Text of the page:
This week Starbucks and JPMorganChase announced they were raising the minimum pay of many hourly employees. For about 168,000 lowly paid employees, this is really good news. And both companies played up the planned pay increases as benefitting not only the employees, but society at large. The JPMC CEO, Jamie Dimon, went so far as to say this was a response to a national tragedy of low pay and insufficient skills training now being addressed by the enormous bank.
However, both actions look a lot more like reacting to undeniable trends in an effort to simply keep their organizations functioning than any sort of corporate altruism.
Since 2014 there has been an undeniable trend toward raising the minimum wage, now set nationally at $7.25. Fourteen states actually raised their minimum wage starting in 2016 (Massachusetts, California, New York, Nebraska, Connecticut, Michigan, Hawaii, Colorado, Nebraska, Vermont, West Virginia, South Dakota, Rhode Island and Alaska.) Two other states have ongoing increases making them among the states with fastest growing minimum wages (Maryland and Minnesota.) And there are 4 additional states that promoters of a $15 minimum wage think will likely pass within months (Illinois, New Jersey, Oregon and Washington.) That makes 20 states raising the minimum wage, with 46.4% of the U.S. population. And they include 5 of the largest cities in the USA that have already mandated a $15 minimum wage (New York, Washington D.C., Seattle, San Francisco and Los Angeles.)
In other words, the minimum wage is going up. And decisively so in heavily populated states with big cities where Starbucks and JPMC have lots of employees. And the jigsaw puzzle of different state requirements is actually a threat to any sort of corporate compensation plan that would attempt to treat employees equally for common work. Simultaneously the unemployment rate keeps dropping – now below 5% – causing it to take longer to fill open positions than at any time in the last 15+ years. Simply put, to meet local laws, find and retain decent employees, and have any sort of equitable compensation across regions both companies had no choice but to take action to raise the pay for these bottom-level jobs.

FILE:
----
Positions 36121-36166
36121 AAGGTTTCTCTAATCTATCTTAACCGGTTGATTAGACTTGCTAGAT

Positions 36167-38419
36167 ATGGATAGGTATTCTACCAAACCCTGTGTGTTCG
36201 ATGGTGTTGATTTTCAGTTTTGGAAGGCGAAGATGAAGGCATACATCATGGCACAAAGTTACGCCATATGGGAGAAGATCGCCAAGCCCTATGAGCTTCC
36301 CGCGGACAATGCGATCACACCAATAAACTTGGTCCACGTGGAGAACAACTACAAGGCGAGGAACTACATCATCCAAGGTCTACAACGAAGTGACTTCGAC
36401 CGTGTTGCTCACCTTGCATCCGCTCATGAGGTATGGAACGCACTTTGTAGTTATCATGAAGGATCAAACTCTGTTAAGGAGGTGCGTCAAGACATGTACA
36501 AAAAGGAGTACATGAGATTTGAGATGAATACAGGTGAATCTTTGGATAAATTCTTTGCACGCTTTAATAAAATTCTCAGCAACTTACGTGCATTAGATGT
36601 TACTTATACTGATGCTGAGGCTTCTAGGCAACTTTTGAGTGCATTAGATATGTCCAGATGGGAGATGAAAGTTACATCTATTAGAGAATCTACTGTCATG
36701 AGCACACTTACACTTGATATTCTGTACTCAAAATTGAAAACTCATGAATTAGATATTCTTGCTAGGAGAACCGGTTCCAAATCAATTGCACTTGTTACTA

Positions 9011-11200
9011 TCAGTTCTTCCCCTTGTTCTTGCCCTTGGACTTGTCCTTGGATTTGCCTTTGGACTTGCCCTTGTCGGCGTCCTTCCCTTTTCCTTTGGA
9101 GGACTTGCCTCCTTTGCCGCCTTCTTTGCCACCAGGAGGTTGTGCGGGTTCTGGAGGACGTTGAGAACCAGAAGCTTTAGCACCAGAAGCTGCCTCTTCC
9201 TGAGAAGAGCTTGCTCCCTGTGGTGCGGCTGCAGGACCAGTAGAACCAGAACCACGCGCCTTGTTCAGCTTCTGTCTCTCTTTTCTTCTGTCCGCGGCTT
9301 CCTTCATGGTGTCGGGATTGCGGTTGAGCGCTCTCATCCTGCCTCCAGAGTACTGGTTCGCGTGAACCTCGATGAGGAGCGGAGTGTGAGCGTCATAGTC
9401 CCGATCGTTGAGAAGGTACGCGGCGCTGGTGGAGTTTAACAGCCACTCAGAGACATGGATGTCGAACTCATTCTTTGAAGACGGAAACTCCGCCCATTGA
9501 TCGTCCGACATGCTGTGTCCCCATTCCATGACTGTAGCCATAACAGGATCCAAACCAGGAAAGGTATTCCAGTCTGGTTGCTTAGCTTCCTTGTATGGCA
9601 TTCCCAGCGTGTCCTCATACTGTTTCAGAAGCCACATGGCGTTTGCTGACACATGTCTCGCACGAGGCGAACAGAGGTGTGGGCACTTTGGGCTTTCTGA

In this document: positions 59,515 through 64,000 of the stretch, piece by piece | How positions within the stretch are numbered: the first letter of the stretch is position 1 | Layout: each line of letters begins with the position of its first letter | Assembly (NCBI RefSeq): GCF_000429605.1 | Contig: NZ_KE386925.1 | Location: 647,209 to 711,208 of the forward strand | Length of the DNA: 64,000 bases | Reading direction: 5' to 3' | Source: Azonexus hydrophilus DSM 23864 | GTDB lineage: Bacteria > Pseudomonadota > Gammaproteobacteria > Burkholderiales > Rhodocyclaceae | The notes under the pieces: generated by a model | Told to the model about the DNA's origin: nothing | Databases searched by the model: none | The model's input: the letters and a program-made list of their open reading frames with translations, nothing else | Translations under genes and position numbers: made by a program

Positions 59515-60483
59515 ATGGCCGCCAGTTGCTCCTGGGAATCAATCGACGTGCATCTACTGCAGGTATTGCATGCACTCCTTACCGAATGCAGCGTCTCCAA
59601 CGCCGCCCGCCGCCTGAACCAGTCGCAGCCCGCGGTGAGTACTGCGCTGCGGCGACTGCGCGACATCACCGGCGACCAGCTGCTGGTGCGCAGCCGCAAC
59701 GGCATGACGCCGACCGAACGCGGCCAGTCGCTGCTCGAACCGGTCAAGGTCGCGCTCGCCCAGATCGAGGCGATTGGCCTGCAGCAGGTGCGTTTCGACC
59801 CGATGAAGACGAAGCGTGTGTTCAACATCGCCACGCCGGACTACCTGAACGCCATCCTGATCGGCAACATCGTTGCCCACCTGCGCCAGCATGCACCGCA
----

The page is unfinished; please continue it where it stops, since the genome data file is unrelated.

Starbucks pointed out that this will increase pay by 5-15% for its 150,000 employees. But at least 8.5% of those employees had already signed a petition demanding higher pay. Time will tell if this raise is enough to keep the stores open and the coffee hot. However, the price increases announced the very next day will probably be more meaningful for the long term revenues and profits at Starbucks than this pay raise.
At JPMC the average pay increase is about $4.10/hour – from $10.15 to $12-$16.50/hour. Across all 18,000 affected employees, this comes to about $153.5million of incremental cost. Heck, the total payroll of these 18,000 employees is only $533.5M (after raises.) Let’s compare that to a few other costs at JPMC:
- May, 2012 a $2B of losses on bad trades from its London trading desk. Later that number was raised to $6B.
- August, 2012 a $1.2B fine for improprieties in Visa and Mastercard interbank charges
- January, 2013 a $1.8B fine for improper mortgage foreclosures
- September, 2013 a $1B fine for the London Whale debacle
- November, 2013 a $13B fine for selling mortgage backed securities, plus an additional $4.5B payout to institutional investors
- May, 2015 a $550M fine for Eurodollar trade rigging
- December, 2015 a $300M fine for conflicts of interest at its retail brokerage
Wow, compared to these one-off instances, the recent pay raises seem almost immaterial. While there is probably great sincerity on the part of these CEOs for improving the well being of their employees, and society, the money here really isn’t going to make any difference to larger issues. For example, the JPMC CEO’s 2015 pay of $27M is about the same as 900 of these lowly paid employees. Thus the impact on the bank’s financials, and the impact on income inequality, is — well — let’s say we have at least added one drop to the bucket.
The good news is that both companies realize they cannot fight trends. So they are taking actions to help shore up employment. That will serve them well competitively. And some folks are getting a long-desired pay raise. But neither action is going to address the real problems of income inequality.